On the jail front, though, Ronayne said the county's future plans need to reflect and respond to the conversations about race and justice that dominated 2020.

"There's an understandable friction after a year of reckoning, a conversation many years deferred, and we're having the conversations we should have been having decades ago β€” we should have had them here in the 1960s β€” and this is an important moment in time," he said. "I always personally believe the operative is what's best practices and how are we training for that. I want to deeply explore and execute on the idea of partnerships in public safety β€” it's not all badges and guns. It's also mental health experts and those that work in the world of preventative tools. The homework wasn't done years ago on the transfer of the jail from the city to the county. And it makes me nervous thinking about how it was acquired and looking forward to what's going to be built. Are we starting from the basic premise of justice and how we should be building a system that puts less people behind bars?"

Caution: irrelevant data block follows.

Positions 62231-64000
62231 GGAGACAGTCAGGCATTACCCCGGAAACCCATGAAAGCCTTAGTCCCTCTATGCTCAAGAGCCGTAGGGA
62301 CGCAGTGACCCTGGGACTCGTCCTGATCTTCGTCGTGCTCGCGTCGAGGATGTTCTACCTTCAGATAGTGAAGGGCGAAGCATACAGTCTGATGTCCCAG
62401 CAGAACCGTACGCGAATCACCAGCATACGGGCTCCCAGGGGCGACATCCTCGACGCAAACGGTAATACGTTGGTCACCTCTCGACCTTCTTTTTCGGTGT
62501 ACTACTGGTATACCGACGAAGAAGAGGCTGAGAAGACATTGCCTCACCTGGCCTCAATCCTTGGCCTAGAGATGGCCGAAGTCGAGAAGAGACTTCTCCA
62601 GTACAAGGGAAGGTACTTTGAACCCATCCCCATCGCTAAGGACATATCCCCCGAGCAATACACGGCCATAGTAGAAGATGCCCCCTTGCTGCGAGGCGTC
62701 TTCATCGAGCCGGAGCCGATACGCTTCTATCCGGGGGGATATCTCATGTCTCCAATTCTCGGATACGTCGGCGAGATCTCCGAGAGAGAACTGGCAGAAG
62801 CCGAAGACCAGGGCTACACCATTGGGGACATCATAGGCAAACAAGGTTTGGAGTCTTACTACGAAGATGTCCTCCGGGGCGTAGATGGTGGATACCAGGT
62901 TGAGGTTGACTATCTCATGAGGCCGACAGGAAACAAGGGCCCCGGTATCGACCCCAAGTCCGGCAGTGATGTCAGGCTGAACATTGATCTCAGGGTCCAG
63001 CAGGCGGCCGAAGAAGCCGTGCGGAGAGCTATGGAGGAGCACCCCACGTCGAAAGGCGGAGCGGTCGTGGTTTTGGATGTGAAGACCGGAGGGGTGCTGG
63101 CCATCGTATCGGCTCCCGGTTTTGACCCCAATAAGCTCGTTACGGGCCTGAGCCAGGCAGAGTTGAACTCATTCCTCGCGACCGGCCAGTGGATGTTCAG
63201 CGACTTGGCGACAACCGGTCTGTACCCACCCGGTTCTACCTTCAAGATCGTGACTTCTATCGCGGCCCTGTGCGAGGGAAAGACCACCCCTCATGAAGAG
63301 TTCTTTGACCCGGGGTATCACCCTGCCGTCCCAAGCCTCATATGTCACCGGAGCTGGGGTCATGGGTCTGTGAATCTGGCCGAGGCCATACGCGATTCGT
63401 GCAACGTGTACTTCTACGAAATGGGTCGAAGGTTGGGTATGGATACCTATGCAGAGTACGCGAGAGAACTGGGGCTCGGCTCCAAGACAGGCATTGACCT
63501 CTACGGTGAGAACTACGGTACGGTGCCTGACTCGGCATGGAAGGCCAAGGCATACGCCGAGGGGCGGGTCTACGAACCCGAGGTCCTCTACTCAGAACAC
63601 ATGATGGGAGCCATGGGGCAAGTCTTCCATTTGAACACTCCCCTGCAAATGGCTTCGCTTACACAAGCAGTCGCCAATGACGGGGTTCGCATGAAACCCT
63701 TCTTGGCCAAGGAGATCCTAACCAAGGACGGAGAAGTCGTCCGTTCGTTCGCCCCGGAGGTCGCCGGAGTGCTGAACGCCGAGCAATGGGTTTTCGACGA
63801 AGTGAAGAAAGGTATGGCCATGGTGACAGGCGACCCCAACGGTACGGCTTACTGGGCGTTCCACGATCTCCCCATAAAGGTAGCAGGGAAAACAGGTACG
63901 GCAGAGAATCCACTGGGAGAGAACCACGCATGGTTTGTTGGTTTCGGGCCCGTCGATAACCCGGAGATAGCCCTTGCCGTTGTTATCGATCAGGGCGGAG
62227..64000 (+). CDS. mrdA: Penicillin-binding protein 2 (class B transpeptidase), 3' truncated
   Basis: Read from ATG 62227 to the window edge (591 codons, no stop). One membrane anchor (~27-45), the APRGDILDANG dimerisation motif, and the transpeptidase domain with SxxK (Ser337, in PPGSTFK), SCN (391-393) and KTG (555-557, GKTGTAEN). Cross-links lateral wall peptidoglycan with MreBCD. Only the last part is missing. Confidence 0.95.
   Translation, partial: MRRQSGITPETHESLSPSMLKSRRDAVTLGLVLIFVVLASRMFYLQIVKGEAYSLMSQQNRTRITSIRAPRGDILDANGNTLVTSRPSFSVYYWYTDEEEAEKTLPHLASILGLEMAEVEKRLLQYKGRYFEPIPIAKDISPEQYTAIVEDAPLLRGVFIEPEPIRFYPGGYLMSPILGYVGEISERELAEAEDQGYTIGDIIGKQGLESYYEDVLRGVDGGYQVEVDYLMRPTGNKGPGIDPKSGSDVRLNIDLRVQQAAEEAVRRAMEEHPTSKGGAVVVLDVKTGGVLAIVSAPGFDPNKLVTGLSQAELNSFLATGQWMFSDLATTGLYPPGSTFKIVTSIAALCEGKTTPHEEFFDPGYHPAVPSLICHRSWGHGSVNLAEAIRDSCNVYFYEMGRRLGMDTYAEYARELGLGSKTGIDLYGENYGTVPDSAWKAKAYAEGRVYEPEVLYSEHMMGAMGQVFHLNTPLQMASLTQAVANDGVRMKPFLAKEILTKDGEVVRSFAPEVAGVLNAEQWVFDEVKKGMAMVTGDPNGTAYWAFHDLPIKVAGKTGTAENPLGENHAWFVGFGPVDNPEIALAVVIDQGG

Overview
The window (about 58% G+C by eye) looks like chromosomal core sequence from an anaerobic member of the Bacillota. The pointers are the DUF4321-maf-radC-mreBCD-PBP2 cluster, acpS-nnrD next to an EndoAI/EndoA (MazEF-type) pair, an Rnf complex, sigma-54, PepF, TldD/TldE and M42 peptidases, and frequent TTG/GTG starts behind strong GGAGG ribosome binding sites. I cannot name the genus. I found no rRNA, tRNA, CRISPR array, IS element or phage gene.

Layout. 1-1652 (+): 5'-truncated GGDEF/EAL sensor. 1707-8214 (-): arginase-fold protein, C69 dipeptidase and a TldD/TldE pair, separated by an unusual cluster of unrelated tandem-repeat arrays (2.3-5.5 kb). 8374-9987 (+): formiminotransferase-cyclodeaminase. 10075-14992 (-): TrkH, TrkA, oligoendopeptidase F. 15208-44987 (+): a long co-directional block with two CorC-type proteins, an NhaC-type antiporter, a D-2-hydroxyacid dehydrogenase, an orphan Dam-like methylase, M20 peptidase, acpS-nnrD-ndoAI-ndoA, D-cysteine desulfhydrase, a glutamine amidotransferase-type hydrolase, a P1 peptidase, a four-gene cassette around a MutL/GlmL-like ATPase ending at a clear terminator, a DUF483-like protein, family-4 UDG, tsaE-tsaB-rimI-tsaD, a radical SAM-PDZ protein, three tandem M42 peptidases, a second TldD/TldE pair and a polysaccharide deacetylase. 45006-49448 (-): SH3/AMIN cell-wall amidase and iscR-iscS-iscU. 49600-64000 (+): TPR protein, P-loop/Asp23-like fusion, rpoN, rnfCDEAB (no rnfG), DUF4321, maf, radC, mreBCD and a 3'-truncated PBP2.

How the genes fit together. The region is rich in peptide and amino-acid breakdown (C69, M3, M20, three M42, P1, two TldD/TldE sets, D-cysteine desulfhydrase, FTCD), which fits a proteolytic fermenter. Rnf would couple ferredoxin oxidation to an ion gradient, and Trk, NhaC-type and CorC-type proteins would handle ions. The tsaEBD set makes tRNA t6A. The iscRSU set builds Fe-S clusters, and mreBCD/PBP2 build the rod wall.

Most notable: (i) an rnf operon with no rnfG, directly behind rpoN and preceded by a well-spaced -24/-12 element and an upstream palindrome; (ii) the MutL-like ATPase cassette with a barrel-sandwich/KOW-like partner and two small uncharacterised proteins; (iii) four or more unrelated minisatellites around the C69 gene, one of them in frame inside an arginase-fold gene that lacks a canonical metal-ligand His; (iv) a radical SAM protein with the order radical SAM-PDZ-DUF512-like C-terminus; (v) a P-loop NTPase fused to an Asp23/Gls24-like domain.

In his own slice of Northeast Ohio, as UCI president Ronayne responded to a ProPublica investigation into racial disparities in traffic stops and citations by UCI police and hospital police from UH and the Cleveland Clinic by bringing implicit bias training to his staff and spurring the creation of a civilian review board, which was recently presented to UCI leadership.